Best & Worst Banks According to Consumer Reports Members
Smaller institutions get higher ratings in our latest survey of more than 72,000 members
Americans are generally happy with their banks. And those with accounts at credit unions and online-only banks are even more satisfied.
Even so, some financial institutions are better than others in the services they provide, according to our latest survey of Consumer Reports members.
The more than 72,000 members surveyed last summer gave us their views on 148 financial institutions, including 69 traditional banks, 70 credit unions, and nine online banks.
They weighed in on a number of factors, such as customer service, wait times to see a teller, how easy it is to use the bank’s website and mobile app, and the convenience of hours and locations.
Landing at the top of the ratings chart were two relatively small regional banks, First Republic, headquartered in San Francisco, and Frost Bank in San Antonio. Others, including First National Bank of Omaha and Third Federal, based in Cleveland, also rated highly.
Alternatives to Traditional Banks
Overall, our members relied more on credit unions than banks for savings accounts, credit cards issued by the financial institution, loans, CDs, and mortgages.
One reason is that credit unions generally charge lower interest rates on loans. For example, credit unions were charging 2.79 percent on average on a 48-month new-car loan in the fourth quarter of 2017, while banks were charging 4.64 percent, according to the National Credit Union Association, using data from S&P Global Market Intelligence.
Members also gave high ratings to online-only banks. Among the nine in this category, USAA, Schwab Bank, and Ally Bank were rated the highest in overall customer satisfaction. These three companies also provided easy-to-use online transactions and useful websites.
Like credit unions, online banks also offer better interest rates than traditional banks.
“Ally provides higher-interest rates on my savings account and certificates of deposit compared with my local physical bank,” says Thomas Fararo, a retired Pennsylvania resident and one of the Consumer Reports members who graded banks and credit unions in our survey.
Ally, Capital One 360, and Discover were all paying 1.75 percent to 2.05 percent on 12-month CDs in March, compared with 0.02 to 0.07 percent paid by Chase Bank and Bank of America.
Dealing With Banks Behaving Badly
Given that the Consumer Financial Protection Bureau took enforcement actions against more than two dozen banks since 2012, it may be surprising that consumers like their banks so much.
But our findings suggest that the overwhelming majority of consumers overlook alleged wrongdoing on everything from mortgage redlining and illegal student loan servicing practices to charging for unauthorized overdraft protection and deceptive marketing. Only 11 percent of our surveyed members closed an account because of concerns about their institution’s lack of social responsibility.
“I don’t think that means consumers are letting banks off the hook for their bad practices,” says Christina Tetreault, senior staff attorney for Consumers Union, the advocacy division of Consumer Reports. “It could very well be that consumers can’t get over the obstacles to switching banks.”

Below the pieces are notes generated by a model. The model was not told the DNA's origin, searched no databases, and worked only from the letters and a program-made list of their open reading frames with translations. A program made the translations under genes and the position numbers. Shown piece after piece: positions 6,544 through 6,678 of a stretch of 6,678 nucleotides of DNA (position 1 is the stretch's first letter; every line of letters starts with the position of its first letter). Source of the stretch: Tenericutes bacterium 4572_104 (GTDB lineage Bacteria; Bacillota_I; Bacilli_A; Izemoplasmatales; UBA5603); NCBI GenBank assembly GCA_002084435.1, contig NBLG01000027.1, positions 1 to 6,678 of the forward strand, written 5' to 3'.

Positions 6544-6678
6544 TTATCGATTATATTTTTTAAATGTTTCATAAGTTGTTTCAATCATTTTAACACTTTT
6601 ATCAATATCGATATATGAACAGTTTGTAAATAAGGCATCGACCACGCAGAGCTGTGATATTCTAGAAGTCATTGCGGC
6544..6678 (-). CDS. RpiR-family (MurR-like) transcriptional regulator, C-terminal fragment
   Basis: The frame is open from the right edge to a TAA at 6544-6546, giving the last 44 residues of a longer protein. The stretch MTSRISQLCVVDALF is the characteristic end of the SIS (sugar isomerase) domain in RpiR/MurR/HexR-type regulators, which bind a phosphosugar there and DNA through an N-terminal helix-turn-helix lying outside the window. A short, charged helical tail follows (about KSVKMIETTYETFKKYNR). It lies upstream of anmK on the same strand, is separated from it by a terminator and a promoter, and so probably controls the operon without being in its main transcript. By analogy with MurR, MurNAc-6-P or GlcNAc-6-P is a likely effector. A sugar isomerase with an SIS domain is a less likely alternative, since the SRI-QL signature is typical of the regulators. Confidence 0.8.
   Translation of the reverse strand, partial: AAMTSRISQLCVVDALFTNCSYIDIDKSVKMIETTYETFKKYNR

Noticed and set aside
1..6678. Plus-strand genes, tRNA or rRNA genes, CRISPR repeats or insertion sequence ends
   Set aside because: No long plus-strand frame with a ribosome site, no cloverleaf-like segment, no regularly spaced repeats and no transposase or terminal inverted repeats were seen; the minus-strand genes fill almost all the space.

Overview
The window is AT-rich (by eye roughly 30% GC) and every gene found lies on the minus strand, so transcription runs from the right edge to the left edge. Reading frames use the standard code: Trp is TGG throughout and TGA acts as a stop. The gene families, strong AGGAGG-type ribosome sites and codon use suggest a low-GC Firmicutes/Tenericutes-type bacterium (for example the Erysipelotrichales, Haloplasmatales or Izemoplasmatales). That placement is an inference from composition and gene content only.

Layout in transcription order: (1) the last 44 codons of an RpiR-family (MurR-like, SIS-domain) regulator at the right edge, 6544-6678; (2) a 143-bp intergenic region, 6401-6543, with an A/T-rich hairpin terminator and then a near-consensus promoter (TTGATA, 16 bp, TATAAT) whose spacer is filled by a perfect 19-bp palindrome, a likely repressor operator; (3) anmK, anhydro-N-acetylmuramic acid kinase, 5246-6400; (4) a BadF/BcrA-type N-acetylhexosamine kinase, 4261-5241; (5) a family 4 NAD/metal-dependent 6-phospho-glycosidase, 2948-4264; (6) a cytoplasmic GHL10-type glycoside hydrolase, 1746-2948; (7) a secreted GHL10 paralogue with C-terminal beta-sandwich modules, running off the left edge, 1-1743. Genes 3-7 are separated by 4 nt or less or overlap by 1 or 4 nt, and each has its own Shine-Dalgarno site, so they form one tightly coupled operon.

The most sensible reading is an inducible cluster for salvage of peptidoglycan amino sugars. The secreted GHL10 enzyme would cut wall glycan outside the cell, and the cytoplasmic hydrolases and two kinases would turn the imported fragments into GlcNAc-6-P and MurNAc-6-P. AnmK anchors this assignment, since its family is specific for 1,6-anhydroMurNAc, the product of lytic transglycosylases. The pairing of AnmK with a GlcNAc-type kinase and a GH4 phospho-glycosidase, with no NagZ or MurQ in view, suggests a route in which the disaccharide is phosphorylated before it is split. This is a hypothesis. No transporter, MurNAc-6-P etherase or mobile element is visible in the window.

Those obstacles include the time it takes to transfer direct-deposit payments to a new account and making new automatic bill payment arrangements.
What to Consider When Choosing a Bank
Not every kind of bank will work best for your needs. Here’s what to consider if you are planning to open a bank account.
Bank of America, Chase, and Wells Fargo, as well as most large national banks, have a significant nationwide presence of branches and ATMs. Many offer state-of-the-art digital banking platforms. And because high-profile brands are under constant attack by cybercriminals, megabanks have sophisticated security systems, which include fingerprint log-in for mobile banking and voice- and face-authentication systems. But when it comes to customer service, you’ll do better at credit union or regional bank.
Credit unions are among the highest-rated services we’ve ever evaluated, with 96 percent of our members highly satisfied vs. 80 percent for the three biggest national banks. That satisfaction is driven by good customer service, not surprising when you consider that credit unions are owned and managed by their members. Credit union members usually have access to free checking, higher interest rates on certificates of deposit, and significantly lower rates for credit card and auto loans.
One difficulty can be that membership eligibility is limited because credit unions are often linked to an employer or a group, such as a labor union or church. But community-based credit unions have more relaxed rules, and almost anyone is potentially eligible to join a credit union somewhere. To find one (and check eligibility), go to mycreditunion.gov.
Virtual banks have the edge when it comes to connecting with customers electronically. They also provide significantly higher yields on savings products. Many have arranged for free access to ATM networks, so you can easily withdraw funds. But getting a human to talk to you can be difficult, and the services offered are often more limited than at a traditional bank.
Smaller Regional and Community Banks
If you’re looking for more personalized service, you’re more likely to find it here rather than at a big bank. When customers phone the 24-hour call center of Frost Bank, for example, they get a human being, not a recording.
Because most community banks have only about four to seven branches, according to the Independent Community Bankers of America, accessing funds can be an inconvenience and expensive when you’re away from home.